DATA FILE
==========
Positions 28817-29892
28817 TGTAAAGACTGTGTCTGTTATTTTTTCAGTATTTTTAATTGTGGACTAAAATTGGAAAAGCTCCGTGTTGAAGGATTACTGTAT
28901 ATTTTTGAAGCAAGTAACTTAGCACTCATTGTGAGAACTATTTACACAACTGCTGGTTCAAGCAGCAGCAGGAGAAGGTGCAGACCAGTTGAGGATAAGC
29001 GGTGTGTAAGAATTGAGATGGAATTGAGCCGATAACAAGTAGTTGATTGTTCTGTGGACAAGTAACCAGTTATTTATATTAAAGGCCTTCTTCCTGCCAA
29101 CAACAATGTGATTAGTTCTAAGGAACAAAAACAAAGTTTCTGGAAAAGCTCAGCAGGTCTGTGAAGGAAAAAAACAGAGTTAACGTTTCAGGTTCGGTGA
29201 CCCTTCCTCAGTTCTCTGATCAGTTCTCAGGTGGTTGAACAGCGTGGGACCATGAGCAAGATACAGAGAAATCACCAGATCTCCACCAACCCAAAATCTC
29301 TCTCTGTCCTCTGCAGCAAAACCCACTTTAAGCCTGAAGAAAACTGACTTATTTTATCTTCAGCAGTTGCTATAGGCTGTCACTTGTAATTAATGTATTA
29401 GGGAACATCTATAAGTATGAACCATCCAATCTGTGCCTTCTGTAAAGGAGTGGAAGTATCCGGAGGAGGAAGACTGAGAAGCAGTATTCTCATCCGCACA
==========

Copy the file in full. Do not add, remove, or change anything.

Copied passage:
Positions 28817-29892
28817 TGTAAAGACTGTGTCTGTTATTTTTTCAGTATTTTTAATTGTGGACTAAAATTGGAAAAGCTCCGTGTTGAAGGATTACTGTAT
28901 ATTTTTGAAGCAAGTAACTTAGCACTCATTGTGAGAACTATTTACACAACTGCTGGTTCAAGCAGCAGCAGGAGAAGGTGCAGACCAGTTGAGGATAAGC
29001 GGTGTGTAAGAATTGAGATGGAATTGAGCCGATAACAAGTAGTTGATTGTTCTGTGGACAAGTAACCAGTTATTTATATTAAAGGCCTTCTTCCTGCCAA
29101 CAACAATGTGATTAGTTCTAAGGAACAAAAACAAAGTTTCTGGAAAAGCTCAGCAGGTCTGTGAAGGAAAAAAACAGAGTTAACGTTTCAGGTTCGGTGA
29201 CCCTTCCTCAGTTCTCTGATCAGTTCTCAGGTGGTTGAACAGCGTGGGACCATGAGCAAGATACAGAGAAATCACCAGATCTCCACCAACCCAAAATCTC
29301 TCTCTGTCCTCTGCAGCAAAACCCACTTTAAGCCTGAAGAAAACTGACTTATTTTATCTTCAGCAGTTGCTATAGGCTGTCACTTGTAATTAATGTATTA
29401 GGGAACATCTATAAGTATGAACCATCCAATCTGTGCCTTCTGTAAAGGAGTGGAAGTATCCGGAGGAGGAAGACTGAGAAGCAGTATTCTCATCCGCACA